Original Japanese WWII Army Tetsubo Combat Helmet with Liner and Chinstrap - Battlefield Pickup
Original Item: Only One Available. This is a very nice combat used example of the classic of the Tetsubo, also colloquially called the tetsukabuto ("steel helmet") by troops. This helmet was picked up off the ground during or shortly after the war, so unfortunately the helmet suffered from the elements during the time it lay on the ground. A good amount of the original paint is missing, and the shell does have rust damage, both on the inside and outside. However, the liner attaching split pins and chin strap attachment points are still present, and the shell is solid. This would be perfect for a complete restoration project, or to display as is.
As it is, the features include:
- Original 5 point metal star to front.
- Three tongue leather liner with pads - degraded condition due to weather.
- Original tie down chinstrap, frayed and rust-stained.
- Original paint - about 40-50% intact.
This helmet definitely is one that has really "been there", and has the perfect look of a well used helmet that was left on the field after battle, possibly in the water, and then picked up during the aftermath. The heat, salt, and humidity of the Pacific theater would have quickly degraded the helmet, leaving it in the present condition, ready to display.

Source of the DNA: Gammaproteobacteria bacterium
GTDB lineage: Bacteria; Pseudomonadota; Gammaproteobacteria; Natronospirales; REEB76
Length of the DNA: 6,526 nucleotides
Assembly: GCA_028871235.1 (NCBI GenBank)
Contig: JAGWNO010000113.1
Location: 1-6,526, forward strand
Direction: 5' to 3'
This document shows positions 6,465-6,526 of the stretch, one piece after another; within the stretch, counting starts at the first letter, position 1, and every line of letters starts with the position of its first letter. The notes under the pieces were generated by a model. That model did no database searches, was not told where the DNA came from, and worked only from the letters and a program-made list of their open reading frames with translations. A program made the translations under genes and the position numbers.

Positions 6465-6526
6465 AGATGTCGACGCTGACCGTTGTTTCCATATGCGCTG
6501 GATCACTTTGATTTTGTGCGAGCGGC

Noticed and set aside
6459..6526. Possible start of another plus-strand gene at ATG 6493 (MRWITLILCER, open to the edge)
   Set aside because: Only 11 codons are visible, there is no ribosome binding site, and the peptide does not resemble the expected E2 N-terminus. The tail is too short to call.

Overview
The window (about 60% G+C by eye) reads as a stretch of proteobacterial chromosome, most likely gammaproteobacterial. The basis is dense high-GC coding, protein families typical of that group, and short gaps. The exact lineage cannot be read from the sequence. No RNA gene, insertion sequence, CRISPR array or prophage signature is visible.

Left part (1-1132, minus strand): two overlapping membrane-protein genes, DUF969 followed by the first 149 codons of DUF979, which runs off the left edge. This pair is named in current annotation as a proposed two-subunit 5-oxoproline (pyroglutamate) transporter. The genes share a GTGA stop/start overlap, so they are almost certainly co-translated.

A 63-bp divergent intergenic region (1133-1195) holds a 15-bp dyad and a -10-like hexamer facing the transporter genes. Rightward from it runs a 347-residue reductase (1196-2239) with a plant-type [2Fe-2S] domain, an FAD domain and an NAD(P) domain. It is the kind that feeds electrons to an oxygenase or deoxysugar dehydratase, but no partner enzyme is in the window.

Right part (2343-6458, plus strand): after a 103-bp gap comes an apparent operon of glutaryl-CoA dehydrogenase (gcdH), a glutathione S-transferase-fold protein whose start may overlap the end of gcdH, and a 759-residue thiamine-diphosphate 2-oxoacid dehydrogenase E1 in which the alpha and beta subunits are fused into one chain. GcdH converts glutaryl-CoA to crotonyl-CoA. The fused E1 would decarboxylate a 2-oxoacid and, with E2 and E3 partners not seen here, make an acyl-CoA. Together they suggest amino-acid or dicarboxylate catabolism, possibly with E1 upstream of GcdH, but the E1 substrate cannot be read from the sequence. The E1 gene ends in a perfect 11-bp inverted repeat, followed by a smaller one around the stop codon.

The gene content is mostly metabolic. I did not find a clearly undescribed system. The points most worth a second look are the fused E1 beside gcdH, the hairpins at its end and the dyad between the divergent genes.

The Imperial Japanese Army was the official ground based armed force of Imperial Japan from 1871 to 1945. It was controlled by the Imperial Army General Staff Office and the Ministry of War, both of which were nominally subordinate to the Emperor of Japan as supreme commander of the army and the navy. Later an Inspectorate General of Military (Army) Aviation, became the third agency with oversight over the army. During wartime or national emergencies, the nominal command functions of the emperor would be centralized in an Imperial General Headquarters (IGHQ), an ad-hoc body consisting of the chief and vice chief of the Army General Staff, the minister of war, the chief and vice chief of the Naval General Staff, the inspector general of military aviation, and the inspector general of military training. The Japanese Tetsubo, also colloquially called the tetsukabuto ("steel helmet") by troops, was a mainstay of the Imperial Japanese Army from its creation in 1932. Its construction from inferior chrome-molybdenum steel limited its ability to protect the wearer from gunfire or shrapnel.
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